The truth is that Sparrow is – and always will be – the star attraction of the “Pirates of the Caribbean” series. The trick of the first film that separated it from all the sequels was how it knew how to use Sparrow in the best way possible. But to make him work, we need a great story as visceral and complex as he is. Do we get that? No.
The swordfights and battles, while carrying the same frenetic movement and obvious skill, are usually nowhere near as incredible as those from “Dead Man’s Chest” or as fun as “Curse of the Black Pearl.” They are far too limited in scope and just feel askew to how grand all the previous swordfights felt.
At this point, we already know what to expect with Johnny Depp playing Jack Sparrow – awesomeness. Even though we know what to expect, Jack continues to entertain us and make us laugh. His chaotic craziness and shrewd intelligence has always been a brilliant combination. Since the last Pirates, we’ve had Depp in a variety of different roles; from an eerie serial-killing barber in “Sweeney Todd” to a charismatic bank robber in “Public Enemies.” Yet it is through Jack Sparrow where he finds his greatest audience – and I do think it is here where I enjoy watching him the most.
Through her fiery spirit and seductive sensuality, Penelope Cruz proves a better match for Jack Sparrow as a character than anyone outside Geoffrey Rush as Barbossa from the original trilogy. We can easily see, amid all the women we know Jack has come across, why she has been the only woman who has stirred real feelings in the pirate who can never get tied down. She also fits right into this pirate world.
It is with Ian McShane where I feel the most disappointed – and it has nothing to do with his acting. McShane is a spectacular actor, filled with subtle poise and intimidation that I can’t help but be mesmerized. His greatest performance I’ve seen is hands-down his role in the miniseries “Pillars of the Earth,” where he played a corrupt bishop. I truly was expecting a villain that surpassed the other Pirates antagonists. But the character is so lifeless that McShane is cruelly used. He could have gone to such better use. Basically, he makes one or two violent actions and then just sits around looking menacing. When it comes to Pirate villains, apparently Captain Barbossa still sits at the top of greatness.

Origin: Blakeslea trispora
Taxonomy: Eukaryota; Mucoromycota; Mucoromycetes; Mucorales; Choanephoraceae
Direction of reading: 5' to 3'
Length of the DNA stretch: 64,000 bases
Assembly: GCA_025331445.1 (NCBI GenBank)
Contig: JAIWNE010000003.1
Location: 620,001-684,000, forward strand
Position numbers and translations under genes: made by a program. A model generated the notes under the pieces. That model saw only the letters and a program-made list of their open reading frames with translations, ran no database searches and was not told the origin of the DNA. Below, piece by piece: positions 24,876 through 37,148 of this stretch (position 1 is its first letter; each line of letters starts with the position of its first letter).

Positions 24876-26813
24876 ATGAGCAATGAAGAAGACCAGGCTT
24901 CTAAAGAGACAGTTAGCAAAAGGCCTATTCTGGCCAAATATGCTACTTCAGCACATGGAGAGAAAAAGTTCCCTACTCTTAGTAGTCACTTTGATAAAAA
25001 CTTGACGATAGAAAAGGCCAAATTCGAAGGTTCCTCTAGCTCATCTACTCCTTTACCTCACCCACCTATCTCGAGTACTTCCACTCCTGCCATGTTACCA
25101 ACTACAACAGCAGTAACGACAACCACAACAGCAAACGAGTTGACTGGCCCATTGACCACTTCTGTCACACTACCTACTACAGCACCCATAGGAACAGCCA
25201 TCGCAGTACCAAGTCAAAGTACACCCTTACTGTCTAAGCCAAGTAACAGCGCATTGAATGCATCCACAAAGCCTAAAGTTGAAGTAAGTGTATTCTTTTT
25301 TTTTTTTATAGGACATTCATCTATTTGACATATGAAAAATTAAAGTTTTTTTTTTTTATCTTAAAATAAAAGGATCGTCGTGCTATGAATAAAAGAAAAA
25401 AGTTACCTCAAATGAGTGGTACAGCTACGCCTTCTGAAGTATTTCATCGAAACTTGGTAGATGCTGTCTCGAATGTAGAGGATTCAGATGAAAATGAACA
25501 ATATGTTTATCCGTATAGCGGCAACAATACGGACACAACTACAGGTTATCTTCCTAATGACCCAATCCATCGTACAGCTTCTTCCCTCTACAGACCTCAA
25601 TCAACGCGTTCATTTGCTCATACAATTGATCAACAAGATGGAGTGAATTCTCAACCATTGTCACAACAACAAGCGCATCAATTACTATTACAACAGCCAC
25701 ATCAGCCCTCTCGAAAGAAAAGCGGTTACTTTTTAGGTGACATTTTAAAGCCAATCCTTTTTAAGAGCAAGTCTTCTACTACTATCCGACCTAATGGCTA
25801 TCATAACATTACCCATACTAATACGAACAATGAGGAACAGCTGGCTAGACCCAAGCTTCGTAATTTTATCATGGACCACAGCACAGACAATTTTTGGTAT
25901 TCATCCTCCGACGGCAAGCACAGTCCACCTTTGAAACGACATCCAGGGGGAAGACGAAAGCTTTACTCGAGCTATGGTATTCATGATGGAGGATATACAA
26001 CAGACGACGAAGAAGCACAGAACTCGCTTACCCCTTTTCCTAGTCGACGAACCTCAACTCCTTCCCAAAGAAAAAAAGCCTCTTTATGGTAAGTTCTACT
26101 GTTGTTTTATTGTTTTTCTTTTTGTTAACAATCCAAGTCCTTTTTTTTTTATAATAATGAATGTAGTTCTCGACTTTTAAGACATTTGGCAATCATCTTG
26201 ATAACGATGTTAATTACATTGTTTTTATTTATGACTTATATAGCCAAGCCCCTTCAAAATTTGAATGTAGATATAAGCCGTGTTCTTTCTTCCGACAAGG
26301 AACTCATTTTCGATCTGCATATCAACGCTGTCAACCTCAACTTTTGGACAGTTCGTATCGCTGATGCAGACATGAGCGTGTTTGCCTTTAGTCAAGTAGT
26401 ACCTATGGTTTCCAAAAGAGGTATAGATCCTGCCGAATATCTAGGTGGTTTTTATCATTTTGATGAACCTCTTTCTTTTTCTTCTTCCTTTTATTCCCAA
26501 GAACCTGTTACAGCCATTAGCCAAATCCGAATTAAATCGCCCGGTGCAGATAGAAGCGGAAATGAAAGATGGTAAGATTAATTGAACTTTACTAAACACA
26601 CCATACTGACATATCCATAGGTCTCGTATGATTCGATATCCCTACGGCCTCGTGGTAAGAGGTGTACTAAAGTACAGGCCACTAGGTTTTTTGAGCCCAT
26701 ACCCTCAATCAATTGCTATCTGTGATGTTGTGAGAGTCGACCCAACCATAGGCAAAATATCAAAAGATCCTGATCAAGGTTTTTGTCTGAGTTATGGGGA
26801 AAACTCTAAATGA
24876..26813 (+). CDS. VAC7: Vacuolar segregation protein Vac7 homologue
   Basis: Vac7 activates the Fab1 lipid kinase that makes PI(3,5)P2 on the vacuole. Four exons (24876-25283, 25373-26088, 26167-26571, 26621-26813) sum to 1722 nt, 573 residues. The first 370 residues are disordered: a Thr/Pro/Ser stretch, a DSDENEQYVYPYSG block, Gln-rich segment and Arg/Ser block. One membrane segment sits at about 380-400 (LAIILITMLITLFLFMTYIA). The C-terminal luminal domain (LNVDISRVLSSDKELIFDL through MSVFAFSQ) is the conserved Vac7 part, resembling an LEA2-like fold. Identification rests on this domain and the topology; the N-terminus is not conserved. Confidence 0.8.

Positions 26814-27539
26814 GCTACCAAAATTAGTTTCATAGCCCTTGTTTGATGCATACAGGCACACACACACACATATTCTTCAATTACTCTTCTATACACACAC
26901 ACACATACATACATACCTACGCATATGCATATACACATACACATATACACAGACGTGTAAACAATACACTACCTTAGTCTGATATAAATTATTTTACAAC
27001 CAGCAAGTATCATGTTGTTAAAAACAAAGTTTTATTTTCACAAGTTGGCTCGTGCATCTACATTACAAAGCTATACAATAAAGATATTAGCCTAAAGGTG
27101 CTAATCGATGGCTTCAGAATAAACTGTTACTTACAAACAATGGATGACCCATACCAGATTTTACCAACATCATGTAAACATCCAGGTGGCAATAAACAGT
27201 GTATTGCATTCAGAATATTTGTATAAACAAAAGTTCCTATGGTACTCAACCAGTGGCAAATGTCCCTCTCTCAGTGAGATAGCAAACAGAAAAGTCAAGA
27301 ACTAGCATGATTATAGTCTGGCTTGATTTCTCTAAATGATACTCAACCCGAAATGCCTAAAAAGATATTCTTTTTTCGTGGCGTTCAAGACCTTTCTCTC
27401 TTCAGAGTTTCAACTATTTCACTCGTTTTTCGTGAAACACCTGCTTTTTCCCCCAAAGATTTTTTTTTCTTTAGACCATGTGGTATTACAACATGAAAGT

Jack’s shtick has always been his stark ability to be at least two steps ahead of everyone else, yet that unpredictable ability is sadly missing with “On Stranger Tides.” We never get the payoff noteworthy moment where we see the same old Jack Sparrow who brilliantly made the Interceptor/Dauntless switch and subtly snagged a gold piece from the Aztec chest to guarantee himself a winning fight. Here, Jack is literally along for the ride – and that’s not a seat where we like to see him.
After four years of waiting in anticipation, what we should have gotten for “On Stranger Tides” was a sequel like “The Last Crusade.” Instead, we get a sequel like “X-Men Origins: Wolverine” with practically nothing grand, challenging, or original. It’s a safe sequel, choosing to fully rely on the already-established characters we love rather than taking us on a grand new journey full of rousing adventure.
Ultimately, I may have expected too much. I loved “Black Pearl.” I liked the other two, but felt that they railroaded on their potential. With “On Stranger Tides,” I just don’t consider it to carry the pace or the feel of what made the others so much fun.
All I really wanted was to be entertained, just like the previous films. Even during the dumbest of scenes in “At World’s End,” I never really stopped being entertained. I don’t need intellectual depth or philosophical complications. I just want fun. I’m not being picky here: the sad truth is that, after a bit, “Pirates of the Caribbean: On Stranger Tides” just isn’t fun anymore.
The film is most definitely not a failure, but I wouldn’t go so far as to call it a success, either. It is merely passable. But as for me, I just think the series deserves better than that.